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August 22, 2022

Johns Hopkins APL’s Egan Named Lab’s First Full-Time Sustainability Manager

Elizabeth Egan, pictured here in APL’s Army Corps restoration area, was selected as the Lab’s first full-time sustainability manager in June.

Elizabeth Egan, pictured here in APL’s Army Corps restoration area, was selected as the Lab’s first full-time sustainability manager in June.

Credit: Johns Hopkins APL/Craig Weiman

Over the last year, Johns Hopkins University (JHU) has been developing a Sustainability Plan to articulate the university’s vision for a healthy, equitable and sustainable future. Johns Hopkins Applied Physics Laboratory (APL) in Laurel, Maryland, has been partnering in this effort and also prioritizing further development of its own practices.

On June 6, Elizabeth Egan — formerly the Lab’s environmental manager — was named the first full-time sustainability manager in the Lab’s Business, Construction and Facilities Department. She will play a critical role in refining and implementing the JHU Sustainability Plan at APL, and contributing to various working groups and committees as the Lab’s representative.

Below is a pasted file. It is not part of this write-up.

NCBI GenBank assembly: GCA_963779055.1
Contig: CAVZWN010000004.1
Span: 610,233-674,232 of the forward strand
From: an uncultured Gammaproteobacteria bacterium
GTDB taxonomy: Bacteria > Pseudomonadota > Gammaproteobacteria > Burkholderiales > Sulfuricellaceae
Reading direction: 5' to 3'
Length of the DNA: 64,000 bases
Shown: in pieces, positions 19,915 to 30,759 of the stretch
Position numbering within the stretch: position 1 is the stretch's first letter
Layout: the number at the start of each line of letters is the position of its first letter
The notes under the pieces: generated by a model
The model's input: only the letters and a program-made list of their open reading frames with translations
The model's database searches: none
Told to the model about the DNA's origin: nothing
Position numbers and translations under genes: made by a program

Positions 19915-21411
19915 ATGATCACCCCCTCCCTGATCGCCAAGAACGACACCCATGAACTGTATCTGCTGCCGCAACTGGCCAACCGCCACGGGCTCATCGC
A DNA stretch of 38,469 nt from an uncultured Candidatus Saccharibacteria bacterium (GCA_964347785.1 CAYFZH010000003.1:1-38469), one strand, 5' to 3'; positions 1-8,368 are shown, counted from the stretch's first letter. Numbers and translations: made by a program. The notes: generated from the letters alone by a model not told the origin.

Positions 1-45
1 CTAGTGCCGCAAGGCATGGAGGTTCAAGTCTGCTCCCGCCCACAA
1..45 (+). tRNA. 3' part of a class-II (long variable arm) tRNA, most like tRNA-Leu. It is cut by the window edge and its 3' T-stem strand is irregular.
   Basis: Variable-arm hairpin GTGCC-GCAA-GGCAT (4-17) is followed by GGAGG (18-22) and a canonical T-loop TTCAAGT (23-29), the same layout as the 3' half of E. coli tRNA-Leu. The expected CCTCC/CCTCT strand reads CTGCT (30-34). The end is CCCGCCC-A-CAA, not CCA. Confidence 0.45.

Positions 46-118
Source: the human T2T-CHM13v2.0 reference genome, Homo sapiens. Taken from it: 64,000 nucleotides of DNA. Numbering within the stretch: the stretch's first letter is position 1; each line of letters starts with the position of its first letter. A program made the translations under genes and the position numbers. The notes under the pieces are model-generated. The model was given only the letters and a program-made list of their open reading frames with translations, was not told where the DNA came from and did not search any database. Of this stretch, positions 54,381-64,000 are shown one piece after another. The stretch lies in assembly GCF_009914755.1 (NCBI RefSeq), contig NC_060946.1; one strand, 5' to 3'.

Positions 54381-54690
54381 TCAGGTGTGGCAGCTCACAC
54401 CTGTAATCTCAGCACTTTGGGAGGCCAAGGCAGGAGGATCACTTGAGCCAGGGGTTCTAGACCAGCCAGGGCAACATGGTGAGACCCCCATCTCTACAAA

Egan will also lead APL’s strategy to establish an official sustainability program, developing the network for APL staff member engagement and identifying metrics for measuring the effectiveness of the program. She is the first such manager to be named among the 10 JHU divisions, aside from the Homewood campus.

A Critical Role

Set for release in spring 2023, the Sustainability Plan will leverage the knowledge and ambition of the Johns Hopkins community to respond to the global climate crisis and address the need to develop goals and actions that will advance sustainability in the university’s teaching, research and operations. It is being designed with all of JHU’s academic and research divisions in mind. A draft of the plan will be shared widely in the fall as part of an open comment period.

“I will be there to advocate for programs within the plan that will have a direct impact on waste reduction, emissions reductions and other environmental sustainability efforts at the Lab,” Egan said. “The new role will have a direct link to implementing the plan on the APL campus.”

As APL’s environmental manager, Egan ensured that the Laboratory complied with state, federal and local environmental laws. In her new role, she is involved in setting a strategy to ensure not only compliance, but also that the Lab continues to move toward an exciting future in sustainability.

“Environmental sustainability is defined as meeting current needs without compromising the needs of future generations through the management and conservation of natural resources,” Egan said. “I’m excited to lead APL on a strategic path toward this vision and collaborating with the JHU community to bring it to life.”

Communications and Relationships